The UN has long espoused the promotion of transparency and access to information as core elements of human rights and anticorruption efforts. In 1946, UN Resolution 59(I), adopted in the very first session of the General Assembly declared: “Freedom of information is a fundamental human right and is the touchstone of all the freedoms to which the United Nations is consecrated.” Subsequently, the Universal Declaration on Human Rights, and the International Covenant on Civil and Political Rights included the freedom of information as an intrinsic component of the freedom of expression. The UN Convention Against Corruption requires signatories "to take measures to enhance transparency in public administration,” And the 2000 Millennium Declaration, the preamble to the 2015 Millennium Development Goals (MDGs) declared the resolve to “ensure freedom of the media to perform their essential role and the right of the public to have access to information.”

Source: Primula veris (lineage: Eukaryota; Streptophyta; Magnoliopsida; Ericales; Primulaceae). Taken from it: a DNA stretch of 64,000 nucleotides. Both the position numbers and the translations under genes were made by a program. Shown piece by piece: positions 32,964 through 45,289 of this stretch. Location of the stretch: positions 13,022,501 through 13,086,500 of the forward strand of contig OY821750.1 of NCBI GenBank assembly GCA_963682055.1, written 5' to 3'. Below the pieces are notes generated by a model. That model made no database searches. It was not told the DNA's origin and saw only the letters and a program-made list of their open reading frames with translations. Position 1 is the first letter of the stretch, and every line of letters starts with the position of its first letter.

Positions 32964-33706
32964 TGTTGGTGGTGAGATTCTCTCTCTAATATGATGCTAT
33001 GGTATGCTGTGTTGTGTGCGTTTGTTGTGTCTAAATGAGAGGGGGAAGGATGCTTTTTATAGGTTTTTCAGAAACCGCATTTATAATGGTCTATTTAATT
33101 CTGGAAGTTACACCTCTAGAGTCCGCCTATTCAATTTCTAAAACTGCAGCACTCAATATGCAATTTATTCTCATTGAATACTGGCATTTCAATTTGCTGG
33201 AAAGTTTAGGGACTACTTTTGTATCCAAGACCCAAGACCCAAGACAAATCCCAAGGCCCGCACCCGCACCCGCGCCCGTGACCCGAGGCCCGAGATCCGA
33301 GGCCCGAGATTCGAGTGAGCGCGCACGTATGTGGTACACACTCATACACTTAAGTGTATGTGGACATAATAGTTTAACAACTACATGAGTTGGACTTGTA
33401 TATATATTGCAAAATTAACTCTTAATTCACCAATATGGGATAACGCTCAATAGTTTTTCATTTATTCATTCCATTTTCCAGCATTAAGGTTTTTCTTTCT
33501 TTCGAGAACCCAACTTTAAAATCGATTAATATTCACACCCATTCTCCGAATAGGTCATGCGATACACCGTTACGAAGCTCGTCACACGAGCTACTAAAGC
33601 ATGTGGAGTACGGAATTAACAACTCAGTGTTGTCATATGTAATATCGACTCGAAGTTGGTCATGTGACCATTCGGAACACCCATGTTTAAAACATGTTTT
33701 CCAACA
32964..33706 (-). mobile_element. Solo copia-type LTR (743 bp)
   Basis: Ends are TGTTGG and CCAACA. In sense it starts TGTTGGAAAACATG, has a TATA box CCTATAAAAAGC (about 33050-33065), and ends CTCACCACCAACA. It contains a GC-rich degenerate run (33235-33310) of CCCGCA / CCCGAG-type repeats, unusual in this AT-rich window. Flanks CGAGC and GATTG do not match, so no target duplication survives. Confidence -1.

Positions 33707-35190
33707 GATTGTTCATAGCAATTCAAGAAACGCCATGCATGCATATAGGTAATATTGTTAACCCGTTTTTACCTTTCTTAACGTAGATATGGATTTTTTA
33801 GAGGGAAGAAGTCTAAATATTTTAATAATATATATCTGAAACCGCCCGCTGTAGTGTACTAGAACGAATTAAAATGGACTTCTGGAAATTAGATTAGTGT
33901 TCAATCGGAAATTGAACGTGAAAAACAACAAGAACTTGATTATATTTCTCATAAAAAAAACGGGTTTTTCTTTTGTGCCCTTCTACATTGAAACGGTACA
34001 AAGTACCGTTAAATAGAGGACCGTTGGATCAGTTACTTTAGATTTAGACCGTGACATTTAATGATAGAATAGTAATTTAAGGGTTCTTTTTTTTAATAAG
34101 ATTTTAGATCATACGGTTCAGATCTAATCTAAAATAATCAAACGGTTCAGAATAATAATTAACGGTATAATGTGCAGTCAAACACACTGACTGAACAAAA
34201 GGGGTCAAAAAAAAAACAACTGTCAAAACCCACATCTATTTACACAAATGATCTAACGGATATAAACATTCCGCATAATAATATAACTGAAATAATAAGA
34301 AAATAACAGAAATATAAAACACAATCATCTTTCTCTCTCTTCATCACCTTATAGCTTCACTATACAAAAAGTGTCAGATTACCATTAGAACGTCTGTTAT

So, the prominent references to transparency and right to information in the recently released report of the High Level Panel (HLP) of Eminent Experts on the post-2015 Development Agenda is not remarkable or surprising in itself. But both the language – the report calls for a “transparency revolution” and a “data revolution,” and the framing – the report proposes that good governance and transparency be included as core targets, suggest that there is an impetus for accelerated efforts in this area.
Any inclusion of transparency in the post-2015 MDGs will only be a logical complement to other global dynamics and the deepening of the information age. On the one hand, whistleblowers, wikileaks, and global media have harnessed the inexorably unshackling power of technology to bring issues of secrecy and transparency to the center of popular consciousness. On the other hand, and perhaps as a reaction to these forces, governments are launching various initiatives to demonstrate their commitment to the principle of transparency.